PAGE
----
Williston commissioners have suspended the booze licenses of the oil boomtown's two strip clubs for the second time since last year for what police say are an excessive number of complaints about disorderly behavior.
Commissioners in Williston, located in the heart of western North Dakota's booming oil patch, voted unanimously Tuesday night to suspend for 60 days the liquor licenses at Whispers Nightclub and Heartbreakers Gentleman's Club.
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Commissioners also suspended the strip clubs' licenses in 2013 for excessive calls for disorderly behavior.
"If they can't fix the problem, the next step is to get rid of them," Mayor Howard Klug told The Associated Press on Wednesday.
Representatives from the clubs did not immediately return or answer telephone calls from the AP.
Detective David Peterson said police have responded to almost 200 calls at the strip clubs in the past year and a half. The large number of calls at the strip clubs takes away police resources from the rest of the town, Peterson and the mayor said.
The complaints range from serving drunken customers to assaults to killings. One man was beaten to death outside the side-by-side strip clubs in August. In 2013, a man was shot and killed in front of the clubs.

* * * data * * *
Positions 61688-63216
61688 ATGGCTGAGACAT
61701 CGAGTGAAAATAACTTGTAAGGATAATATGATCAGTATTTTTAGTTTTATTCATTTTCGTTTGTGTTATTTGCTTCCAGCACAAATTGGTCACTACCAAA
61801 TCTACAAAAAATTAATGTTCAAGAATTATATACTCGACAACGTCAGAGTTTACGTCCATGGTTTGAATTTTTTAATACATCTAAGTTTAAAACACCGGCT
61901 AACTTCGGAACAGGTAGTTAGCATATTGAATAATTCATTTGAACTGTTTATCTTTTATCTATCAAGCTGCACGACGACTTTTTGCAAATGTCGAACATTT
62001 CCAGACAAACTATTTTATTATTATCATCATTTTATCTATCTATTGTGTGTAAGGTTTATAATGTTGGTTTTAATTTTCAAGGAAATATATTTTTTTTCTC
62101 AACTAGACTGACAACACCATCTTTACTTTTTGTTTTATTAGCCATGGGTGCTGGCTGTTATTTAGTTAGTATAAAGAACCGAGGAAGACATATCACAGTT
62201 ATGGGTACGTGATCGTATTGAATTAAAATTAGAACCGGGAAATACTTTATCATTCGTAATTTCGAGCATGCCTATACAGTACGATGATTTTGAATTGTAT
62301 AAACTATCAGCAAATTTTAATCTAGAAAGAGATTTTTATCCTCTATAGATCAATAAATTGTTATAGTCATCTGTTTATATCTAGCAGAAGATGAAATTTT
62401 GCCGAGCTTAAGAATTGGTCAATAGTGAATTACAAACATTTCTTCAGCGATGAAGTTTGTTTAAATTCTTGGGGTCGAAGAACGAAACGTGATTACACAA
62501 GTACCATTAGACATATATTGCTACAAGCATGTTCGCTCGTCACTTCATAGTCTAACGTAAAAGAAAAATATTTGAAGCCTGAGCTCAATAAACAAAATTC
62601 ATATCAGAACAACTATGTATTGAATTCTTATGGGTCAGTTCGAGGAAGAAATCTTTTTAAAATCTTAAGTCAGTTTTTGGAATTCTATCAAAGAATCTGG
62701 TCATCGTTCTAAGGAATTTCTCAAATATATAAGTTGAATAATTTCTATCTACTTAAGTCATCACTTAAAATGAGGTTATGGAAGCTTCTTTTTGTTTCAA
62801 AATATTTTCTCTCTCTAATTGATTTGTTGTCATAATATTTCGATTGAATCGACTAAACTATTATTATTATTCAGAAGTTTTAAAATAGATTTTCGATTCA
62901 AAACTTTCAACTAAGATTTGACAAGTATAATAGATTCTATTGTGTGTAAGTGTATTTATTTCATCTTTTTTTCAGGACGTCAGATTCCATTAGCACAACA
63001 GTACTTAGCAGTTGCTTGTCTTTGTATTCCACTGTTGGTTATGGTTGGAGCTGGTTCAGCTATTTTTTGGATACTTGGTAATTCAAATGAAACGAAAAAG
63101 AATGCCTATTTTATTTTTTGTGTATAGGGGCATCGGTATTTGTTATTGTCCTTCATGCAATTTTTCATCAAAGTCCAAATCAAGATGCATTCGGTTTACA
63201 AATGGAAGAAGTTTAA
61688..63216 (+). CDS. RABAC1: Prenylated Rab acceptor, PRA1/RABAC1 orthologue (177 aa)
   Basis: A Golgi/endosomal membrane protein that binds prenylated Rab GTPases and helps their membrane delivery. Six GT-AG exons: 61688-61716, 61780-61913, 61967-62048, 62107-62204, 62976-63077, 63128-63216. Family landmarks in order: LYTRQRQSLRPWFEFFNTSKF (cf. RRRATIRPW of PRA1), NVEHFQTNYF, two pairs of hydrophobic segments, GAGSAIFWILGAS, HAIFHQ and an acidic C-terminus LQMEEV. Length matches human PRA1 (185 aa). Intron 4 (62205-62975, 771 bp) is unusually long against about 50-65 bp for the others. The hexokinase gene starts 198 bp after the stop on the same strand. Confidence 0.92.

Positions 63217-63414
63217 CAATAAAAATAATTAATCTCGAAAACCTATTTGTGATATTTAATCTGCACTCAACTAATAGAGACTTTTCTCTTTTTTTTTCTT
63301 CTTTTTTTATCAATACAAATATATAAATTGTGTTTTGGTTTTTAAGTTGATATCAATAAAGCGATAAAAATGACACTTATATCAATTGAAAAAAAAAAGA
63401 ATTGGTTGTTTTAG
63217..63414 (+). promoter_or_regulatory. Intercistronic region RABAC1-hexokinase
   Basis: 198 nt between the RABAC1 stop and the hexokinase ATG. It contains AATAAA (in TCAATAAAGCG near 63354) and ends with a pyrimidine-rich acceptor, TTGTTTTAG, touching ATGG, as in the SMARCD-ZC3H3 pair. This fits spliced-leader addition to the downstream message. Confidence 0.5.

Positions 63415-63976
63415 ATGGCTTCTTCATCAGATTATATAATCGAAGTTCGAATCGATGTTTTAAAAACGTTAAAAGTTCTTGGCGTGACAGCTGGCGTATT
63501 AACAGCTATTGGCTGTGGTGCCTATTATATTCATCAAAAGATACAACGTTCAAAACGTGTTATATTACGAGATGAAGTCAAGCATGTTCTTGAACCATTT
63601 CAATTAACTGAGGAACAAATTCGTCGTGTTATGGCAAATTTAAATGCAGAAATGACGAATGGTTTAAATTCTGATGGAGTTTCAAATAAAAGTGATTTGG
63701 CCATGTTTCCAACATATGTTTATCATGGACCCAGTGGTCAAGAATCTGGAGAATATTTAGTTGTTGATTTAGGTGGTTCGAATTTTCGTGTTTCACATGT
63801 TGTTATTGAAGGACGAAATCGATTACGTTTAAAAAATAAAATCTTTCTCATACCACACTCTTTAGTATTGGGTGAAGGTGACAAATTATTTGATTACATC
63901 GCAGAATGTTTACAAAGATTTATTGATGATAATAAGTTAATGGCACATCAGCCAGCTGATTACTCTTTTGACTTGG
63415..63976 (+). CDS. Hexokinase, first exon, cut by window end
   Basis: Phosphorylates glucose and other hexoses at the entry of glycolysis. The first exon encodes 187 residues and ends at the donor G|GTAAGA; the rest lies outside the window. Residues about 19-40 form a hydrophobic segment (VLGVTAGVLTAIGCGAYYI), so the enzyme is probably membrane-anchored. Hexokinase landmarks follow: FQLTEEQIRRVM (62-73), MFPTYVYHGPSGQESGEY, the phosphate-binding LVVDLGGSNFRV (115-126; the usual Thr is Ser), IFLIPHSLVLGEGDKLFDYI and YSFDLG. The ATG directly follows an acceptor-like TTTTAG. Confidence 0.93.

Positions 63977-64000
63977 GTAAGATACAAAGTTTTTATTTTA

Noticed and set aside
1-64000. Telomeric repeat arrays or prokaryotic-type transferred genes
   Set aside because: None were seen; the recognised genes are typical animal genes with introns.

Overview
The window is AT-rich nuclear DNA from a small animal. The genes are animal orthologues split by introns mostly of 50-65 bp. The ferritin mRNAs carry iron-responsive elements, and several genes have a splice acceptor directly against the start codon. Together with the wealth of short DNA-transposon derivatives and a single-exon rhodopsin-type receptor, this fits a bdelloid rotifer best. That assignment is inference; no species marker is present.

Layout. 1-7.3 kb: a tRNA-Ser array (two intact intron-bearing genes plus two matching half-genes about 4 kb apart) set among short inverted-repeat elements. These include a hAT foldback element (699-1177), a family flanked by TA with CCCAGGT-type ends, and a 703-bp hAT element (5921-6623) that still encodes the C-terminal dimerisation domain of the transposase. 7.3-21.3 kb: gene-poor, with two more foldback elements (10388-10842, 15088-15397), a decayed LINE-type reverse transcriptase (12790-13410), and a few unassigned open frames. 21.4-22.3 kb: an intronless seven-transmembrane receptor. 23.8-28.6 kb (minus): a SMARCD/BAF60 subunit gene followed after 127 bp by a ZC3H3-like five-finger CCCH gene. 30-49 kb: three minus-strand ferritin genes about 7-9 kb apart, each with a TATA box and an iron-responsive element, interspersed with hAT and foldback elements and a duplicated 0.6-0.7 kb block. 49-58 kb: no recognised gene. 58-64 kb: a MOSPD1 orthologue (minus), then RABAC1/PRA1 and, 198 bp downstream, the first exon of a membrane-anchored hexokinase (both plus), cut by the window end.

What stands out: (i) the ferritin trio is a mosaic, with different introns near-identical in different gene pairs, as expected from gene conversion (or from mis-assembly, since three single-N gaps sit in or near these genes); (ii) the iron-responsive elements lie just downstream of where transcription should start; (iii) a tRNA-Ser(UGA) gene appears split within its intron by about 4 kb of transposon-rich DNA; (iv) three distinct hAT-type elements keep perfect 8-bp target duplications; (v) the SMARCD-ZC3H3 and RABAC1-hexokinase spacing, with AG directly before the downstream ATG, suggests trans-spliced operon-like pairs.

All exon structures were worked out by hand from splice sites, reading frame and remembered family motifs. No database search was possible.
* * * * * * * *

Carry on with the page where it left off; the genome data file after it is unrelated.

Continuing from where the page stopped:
The two clubs are on Main Street near Williston's Amtrak train depot, chamber of commerce and a senior center. The strip clubs are among 35 bars in town, the mayor said.
"We are dedicating 80 percent of our resources in the late evenings policing these two establishments," Klug said.
"By dedicating these resources on south Main Street, it leaves the rest of the community vulnerable," Peterson said.
Whispers has been in business since 1999; Heartbreakers opened in 2010, a few years after North Dakota's oil boom began. Former Mayor Ward Koeser, an outspoken critic of the clubs, cast the lone dissenting vote on the business license for Heartbreakers four years ago.
Whispers, the longer-established strip club, has offered casino-style blackjack and pull-tab tickets in the past, with half of the proceeds going to Williston State College to help fund scholarships at the two-year school.